Check with the land owner on the best places to pitch. They will understand best how their land fairs during different types of weather. The ideal site is flat and well-drained with short grass on a sound soil structure. Avoid areas which are prone to flooding. Avoid pitching under trees. Pitching under a tree and in woodlands can present problems:
- Falling leaves - left on the canvas to get wet can cause discoloration and degradation of the canvas beneath.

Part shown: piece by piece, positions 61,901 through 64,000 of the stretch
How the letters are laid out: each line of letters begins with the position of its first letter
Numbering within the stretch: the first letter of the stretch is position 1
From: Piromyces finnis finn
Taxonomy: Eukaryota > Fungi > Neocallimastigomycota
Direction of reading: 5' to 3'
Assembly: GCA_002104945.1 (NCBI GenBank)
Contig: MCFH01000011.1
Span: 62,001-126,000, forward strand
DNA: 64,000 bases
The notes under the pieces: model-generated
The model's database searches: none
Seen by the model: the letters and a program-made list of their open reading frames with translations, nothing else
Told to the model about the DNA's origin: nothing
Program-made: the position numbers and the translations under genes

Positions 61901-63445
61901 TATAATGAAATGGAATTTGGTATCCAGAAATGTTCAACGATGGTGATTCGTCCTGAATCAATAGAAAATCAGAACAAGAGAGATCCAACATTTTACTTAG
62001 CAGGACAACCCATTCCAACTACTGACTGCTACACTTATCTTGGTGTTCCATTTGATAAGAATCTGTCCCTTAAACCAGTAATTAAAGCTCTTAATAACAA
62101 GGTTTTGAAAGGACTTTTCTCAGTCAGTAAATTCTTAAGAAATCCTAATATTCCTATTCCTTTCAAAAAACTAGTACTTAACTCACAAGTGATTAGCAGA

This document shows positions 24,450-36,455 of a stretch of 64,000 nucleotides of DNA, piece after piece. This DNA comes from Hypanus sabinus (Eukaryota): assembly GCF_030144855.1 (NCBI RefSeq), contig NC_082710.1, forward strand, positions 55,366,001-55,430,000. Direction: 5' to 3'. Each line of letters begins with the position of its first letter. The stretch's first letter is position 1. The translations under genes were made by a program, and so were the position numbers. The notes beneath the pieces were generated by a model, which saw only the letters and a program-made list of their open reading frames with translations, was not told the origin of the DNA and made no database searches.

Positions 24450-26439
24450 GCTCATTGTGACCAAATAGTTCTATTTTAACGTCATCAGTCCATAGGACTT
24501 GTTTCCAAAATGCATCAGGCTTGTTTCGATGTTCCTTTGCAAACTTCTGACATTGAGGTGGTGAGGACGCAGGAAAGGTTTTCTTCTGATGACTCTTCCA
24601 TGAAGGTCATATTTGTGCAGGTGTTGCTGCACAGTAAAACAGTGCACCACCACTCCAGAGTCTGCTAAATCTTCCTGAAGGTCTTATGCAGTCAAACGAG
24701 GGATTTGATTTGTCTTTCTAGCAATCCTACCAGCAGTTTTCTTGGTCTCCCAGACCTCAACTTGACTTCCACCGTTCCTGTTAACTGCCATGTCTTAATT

- Bird droppings - birds like to rest in trees and leave deposits on your bell tent.
- Falling debris from the tree - can penetrate the canvas.
- Mould and mildew formation - can be accelerated in woodland conditions, as it is here (damp, moist conditions) that mould and fungus can thrive.
The direction of the prevailing wind should also be taken into consideration. Try to pitch with the back of your Bell tent facing the prevailing wind. This will help to conduct the wind over the Bell tent rather than up against it. An uneven pitch will place uneven tension on the canvas, poles and other components, as will an overly exposed pitch.
Once you have selected a good spot, before pitching remove any stones and loose debris that may cause damage to the groundsheet or discomfort underfoot.